Well, lets just say that this one was the ONLY KYBO that didn’t smell!
Not to digress in to extraneous matters, but we were also told that the only way to get rid of our “liquids” was by finding a “rock” – not grass, not brush, not a tree, but only a rock. Oh and make sure you put the seat down when you are done!!!!
Speaking of rocks, one of our first stops was “Lovers Leap” a huge outcropping on the side of a mountain.
The camp site here, was a huge open meadow and quite pretty.
Tents were put up quickly along with bear bags;
All this time Richard was keeping a close eye on us.
As he rightly should have, because our two sick crew members were still a tad sick – they spent some time at the med site in base camp – and were diagnosed with a 24 hour bug. Since both of their first names were “Dan” the other boys named this disease “Dangivitis” and all were deathly afraid of getting any wiff of it!
Right after our first Philmont dinner of Beef Stroganoff ( my son has asked Mom if she could make it here at home, so it must have really been a hit) Richard informed us that Philmont has the highest concentration of Mountain Lions in all of New Mexico, and the highest concentration of these creatures in all of Philmont was right where we were camping that night ( there is a pamphlet from 1956 that mentions Mountain lion hunting as one of the programs. Now wouldn’t that have been fun??) For the most part they would not be attacking us while we slept, however if one of us had to get up and use a “rock” in the middle of the night, we had better take a buddy with! Great words to go to sleep with!! As an “older” person, it’s not so easy to avoid that middle of the night visit to a rock, so I had to wait till sun up – as I am sure some of our other leaders had to do!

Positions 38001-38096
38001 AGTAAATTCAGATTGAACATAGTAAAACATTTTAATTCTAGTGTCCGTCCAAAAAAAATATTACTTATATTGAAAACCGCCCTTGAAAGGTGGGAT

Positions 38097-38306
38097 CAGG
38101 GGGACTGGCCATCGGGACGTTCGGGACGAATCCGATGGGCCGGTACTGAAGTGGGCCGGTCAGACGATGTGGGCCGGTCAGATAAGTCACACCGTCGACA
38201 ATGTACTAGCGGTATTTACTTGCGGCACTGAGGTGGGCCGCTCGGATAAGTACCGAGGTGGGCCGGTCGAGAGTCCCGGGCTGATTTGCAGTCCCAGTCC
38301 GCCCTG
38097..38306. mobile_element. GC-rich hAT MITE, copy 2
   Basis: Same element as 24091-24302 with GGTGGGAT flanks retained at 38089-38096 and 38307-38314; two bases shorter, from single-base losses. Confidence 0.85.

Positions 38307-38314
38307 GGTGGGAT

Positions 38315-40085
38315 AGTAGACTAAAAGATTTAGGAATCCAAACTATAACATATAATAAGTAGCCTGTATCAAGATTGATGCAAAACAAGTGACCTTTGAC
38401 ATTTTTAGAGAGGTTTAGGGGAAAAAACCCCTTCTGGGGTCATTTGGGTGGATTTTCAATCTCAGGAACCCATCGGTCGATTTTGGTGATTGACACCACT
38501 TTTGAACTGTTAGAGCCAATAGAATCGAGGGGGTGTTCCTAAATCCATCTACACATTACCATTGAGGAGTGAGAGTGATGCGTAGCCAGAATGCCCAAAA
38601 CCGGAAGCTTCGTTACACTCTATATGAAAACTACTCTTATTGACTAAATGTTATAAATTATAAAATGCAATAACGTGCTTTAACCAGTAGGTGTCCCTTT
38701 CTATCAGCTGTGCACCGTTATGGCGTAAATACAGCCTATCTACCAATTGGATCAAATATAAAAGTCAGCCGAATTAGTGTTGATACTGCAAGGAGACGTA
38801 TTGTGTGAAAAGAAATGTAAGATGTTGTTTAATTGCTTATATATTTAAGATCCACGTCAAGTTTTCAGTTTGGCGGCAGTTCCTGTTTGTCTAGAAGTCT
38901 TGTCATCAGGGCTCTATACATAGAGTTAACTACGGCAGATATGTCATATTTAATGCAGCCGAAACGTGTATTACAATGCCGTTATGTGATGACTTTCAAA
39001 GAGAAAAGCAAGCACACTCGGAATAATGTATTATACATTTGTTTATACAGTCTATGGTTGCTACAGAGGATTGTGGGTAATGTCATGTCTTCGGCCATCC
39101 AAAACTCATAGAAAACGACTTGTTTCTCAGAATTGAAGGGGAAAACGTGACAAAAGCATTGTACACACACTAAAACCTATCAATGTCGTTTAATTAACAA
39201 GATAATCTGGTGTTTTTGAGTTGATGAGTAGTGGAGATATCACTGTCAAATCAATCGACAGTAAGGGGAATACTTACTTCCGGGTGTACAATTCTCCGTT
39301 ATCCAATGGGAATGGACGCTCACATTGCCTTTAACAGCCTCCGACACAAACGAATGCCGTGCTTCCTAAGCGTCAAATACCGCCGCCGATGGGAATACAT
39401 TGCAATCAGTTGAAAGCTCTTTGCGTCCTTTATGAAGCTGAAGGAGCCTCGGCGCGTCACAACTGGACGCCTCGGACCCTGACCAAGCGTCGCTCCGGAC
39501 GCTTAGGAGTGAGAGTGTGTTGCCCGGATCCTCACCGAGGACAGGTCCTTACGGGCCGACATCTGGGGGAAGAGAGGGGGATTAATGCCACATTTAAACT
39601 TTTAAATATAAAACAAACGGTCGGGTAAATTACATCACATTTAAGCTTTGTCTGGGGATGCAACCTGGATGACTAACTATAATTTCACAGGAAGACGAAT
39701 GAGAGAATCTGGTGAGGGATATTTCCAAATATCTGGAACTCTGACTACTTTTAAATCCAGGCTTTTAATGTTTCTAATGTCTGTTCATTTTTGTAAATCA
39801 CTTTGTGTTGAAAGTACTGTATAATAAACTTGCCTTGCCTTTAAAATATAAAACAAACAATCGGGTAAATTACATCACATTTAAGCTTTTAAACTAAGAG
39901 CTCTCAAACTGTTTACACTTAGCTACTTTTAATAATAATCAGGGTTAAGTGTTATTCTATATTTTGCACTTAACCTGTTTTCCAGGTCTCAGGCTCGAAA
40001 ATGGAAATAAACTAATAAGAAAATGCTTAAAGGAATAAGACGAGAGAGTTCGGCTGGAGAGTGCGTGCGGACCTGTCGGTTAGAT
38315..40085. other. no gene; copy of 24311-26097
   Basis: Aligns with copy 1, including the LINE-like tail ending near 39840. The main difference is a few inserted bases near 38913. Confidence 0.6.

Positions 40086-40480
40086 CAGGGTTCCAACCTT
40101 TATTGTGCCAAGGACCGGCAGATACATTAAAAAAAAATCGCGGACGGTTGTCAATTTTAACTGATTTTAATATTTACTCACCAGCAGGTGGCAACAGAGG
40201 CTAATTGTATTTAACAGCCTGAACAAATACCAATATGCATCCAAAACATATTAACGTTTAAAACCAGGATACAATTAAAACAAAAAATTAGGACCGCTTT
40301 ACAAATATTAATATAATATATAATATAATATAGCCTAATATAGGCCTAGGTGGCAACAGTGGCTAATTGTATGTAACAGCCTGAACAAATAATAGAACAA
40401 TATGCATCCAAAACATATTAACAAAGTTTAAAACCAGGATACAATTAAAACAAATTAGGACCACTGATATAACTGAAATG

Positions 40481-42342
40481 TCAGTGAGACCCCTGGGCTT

Richard also taught the boys how to put up a bear bag, to keep our food away from the bears at night and especially away from us while we slept.
The hike on day 2 was a bit more strenuous than the previous day’s. We did get a great view near the top of Uracca Mesa.
Here’s the Mesa itself:
The Urraca camp ground was a great place to stay. When you enter a staff camp they usually tell you all their camp details in a short and usually boring talk. Urraca did this in a song
You can watch it here:
Unfortunately at this point we had ANOTHER scout down with the 24 hour bug – Jason. He barely made it down the trail to camp. Then at camp, four more got it – Tim, Evan, Carter and Andy B. Things were looking pretty grim for the old “Orange Crew” at this point.
Nevertheless, for the remaining crew members, Urraca was loads of fun. They had “Challenge” events that we all enjoyed – trying to pass the “Stick of Life” in one direction and at the same time passing the “Stick of Distraction” in the other.
He couldn’t do it!
Other events included keeping 8 of us on a 1×1 platform with only 5 parts touching for 5 seconds. Having all of us squeek through a web of rope without touching; getting all of us to balance on a teeter platform without either side touching the ground – using no words!